Economist Glenn Loury once posed the question: “are we willing to cast ourselves as a society that creates crimogenic conditions for some of its members, and then acts-out rituals of punishment against them as if engaged in some awful form of human sacrifice?” A similar question can be posed with respect to shaming those trapped in ghettos: are we willing to demonize a population, declare a war against them, and then stand back and heap shame and contempt upon them for failing to behave like model citizens while under attack?

Also, this paragraph from a post to truthdig by Lawrence Weschler:

For the single overriding fact defining the Israeli-Palestinian impasse at this point is that if the Palestinians are quiescent and not engaged in any overt rebellion, the Israelis (and here I am speaking of the vast majority of the population who somehow go along with the antics of their leaders, year after year) manage to tell themselves that things are fine and there’s no urgent need to address the situation; and if, as a result, the endlessly put-upon Palestinians do finally rise up in any sort of armed resistance (rocks to rockets), the same Israelis exasperate, “How are we supposed to negotiate with monsters like this?” A wonderfully convenient formula, since it allows the Israelis to go blithely on, systematically stealing Palestinian land in the West Bank, and continuing to confine 1.8 million Gazans within what might well be described as a concentration camp.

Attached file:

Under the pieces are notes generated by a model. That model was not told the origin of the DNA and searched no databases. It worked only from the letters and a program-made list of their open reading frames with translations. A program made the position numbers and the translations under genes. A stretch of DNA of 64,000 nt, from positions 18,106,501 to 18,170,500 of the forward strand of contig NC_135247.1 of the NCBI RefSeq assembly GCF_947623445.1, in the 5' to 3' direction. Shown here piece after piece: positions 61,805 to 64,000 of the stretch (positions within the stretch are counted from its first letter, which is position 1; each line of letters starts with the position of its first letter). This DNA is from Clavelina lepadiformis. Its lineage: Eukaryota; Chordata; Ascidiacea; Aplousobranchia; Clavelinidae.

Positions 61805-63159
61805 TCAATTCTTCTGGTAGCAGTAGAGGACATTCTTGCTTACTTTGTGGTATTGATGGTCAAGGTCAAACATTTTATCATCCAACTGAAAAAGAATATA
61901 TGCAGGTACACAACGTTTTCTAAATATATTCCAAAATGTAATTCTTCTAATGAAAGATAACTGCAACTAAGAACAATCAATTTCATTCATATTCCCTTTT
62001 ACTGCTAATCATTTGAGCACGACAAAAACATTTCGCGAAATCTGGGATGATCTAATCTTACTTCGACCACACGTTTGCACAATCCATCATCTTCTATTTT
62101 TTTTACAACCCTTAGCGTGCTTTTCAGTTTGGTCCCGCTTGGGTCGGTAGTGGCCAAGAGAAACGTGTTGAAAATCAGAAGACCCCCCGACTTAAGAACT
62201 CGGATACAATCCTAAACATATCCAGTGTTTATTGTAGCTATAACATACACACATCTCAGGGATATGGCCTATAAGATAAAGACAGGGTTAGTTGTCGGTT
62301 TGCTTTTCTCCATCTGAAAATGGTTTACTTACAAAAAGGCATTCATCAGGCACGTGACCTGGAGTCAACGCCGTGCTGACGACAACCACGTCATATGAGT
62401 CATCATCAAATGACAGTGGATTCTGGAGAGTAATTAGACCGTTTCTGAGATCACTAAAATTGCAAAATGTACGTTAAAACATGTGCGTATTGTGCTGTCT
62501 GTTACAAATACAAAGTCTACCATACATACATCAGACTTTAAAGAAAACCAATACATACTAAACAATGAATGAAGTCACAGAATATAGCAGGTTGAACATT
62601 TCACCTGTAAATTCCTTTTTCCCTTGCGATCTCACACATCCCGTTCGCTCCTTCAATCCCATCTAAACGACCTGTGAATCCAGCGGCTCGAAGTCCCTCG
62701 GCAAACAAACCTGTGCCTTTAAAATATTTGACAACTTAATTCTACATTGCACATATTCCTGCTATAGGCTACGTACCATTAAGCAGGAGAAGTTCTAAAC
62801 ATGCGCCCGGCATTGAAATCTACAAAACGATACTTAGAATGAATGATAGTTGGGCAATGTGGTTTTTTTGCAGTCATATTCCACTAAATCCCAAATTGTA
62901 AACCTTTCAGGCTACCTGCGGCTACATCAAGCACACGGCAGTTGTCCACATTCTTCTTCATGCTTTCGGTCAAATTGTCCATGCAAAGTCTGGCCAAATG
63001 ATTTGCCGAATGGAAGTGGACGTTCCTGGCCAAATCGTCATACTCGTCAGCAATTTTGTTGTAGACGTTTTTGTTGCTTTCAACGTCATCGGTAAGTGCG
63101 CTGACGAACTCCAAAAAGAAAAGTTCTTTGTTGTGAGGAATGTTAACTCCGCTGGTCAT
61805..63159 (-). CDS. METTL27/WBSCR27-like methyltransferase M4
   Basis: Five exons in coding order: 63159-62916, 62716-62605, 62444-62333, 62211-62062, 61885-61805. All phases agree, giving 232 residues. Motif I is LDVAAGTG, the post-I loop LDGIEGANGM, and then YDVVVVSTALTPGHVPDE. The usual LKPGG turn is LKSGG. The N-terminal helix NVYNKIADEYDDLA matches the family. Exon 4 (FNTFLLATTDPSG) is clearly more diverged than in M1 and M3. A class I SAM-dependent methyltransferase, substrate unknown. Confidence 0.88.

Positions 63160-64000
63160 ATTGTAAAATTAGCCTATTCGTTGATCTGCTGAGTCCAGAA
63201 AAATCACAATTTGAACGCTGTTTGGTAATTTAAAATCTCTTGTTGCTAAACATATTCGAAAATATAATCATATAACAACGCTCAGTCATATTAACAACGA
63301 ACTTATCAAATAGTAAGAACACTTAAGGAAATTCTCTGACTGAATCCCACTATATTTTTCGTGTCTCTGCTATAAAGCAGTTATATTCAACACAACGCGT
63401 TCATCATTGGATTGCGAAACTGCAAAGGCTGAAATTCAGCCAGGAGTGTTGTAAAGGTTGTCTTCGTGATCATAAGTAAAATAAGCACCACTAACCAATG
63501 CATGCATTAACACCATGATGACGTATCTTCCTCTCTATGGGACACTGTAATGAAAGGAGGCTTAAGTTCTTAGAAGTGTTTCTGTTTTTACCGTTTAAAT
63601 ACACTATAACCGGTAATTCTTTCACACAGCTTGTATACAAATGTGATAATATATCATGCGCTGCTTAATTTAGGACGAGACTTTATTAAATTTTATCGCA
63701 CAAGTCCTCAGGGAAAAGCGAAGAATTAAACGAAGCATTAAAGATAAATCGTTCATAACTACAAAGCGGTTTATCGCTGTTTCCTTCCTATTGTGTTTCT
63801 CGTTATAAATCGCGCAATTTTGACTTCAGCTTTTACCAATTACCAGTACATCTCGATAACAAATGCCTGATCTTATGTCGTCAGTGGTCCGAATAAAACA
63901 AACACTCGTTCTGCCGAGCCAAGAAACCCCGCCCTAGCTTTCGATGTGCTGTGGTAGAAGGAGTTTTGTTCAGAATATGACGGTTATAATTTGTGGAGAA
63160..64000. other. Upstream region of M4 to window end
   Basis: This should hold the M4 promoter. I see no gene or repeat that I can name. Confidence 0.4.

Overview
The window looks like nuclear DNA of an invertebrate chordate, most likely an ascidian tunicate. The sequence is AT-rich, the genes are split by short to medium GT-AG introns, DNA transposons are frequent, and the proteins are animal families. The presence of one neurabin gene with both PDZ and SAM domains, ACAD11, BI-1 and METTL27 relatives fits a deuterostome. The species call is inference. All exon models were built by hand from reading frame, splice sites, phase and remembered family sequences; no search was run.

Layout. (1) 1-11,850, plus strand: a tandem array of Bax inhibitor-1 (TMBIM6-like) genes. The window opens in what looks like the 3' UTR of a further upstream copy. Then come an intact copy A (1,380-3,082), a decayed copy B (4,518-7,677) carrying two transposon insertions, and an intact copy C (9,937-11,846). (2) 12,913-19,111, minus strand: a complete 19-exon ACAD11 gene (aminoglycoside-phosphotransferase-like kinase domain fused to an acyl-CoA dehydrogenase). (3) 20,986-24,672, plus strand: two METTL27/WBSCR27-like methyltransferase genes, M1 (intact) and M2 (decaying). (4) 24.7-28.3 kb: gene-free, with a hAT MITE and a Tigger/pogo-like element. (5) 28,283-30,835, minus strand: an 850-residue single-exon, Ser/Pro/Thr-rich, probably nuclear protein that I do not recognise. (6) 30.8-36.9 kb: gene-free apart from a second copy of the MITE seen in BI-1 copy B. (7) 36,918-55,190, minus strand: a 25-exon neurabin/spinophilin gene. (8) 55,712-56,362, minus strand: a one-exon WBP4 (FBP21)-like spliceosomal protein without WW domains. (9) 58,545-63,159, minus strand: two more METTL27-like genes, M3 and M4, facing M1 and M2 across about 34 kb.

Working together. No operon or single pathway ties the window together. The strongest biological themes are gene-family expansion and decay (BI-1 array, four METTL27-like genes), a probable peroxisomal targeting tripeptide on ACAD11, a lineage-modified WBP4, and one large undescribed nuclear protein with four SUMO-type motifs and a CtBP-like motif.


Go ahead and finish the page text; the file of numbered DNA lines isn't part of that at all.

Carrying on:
Addendum 3 August 2014: A tweet from Jareer Kassis that says, inside of 140 characters, what it took a whole lotta blog post to say:


2 thoughts on “On Embracing the Identity of ‘Terrorist’

  1. Pingback: Do Some Gun Control Laws Contribute To Mass Incarceration? | The Ubiquity Principle

  2. Pingback: On My Recently Dashed Hopes For Sam Harris | The Ubiquity Principle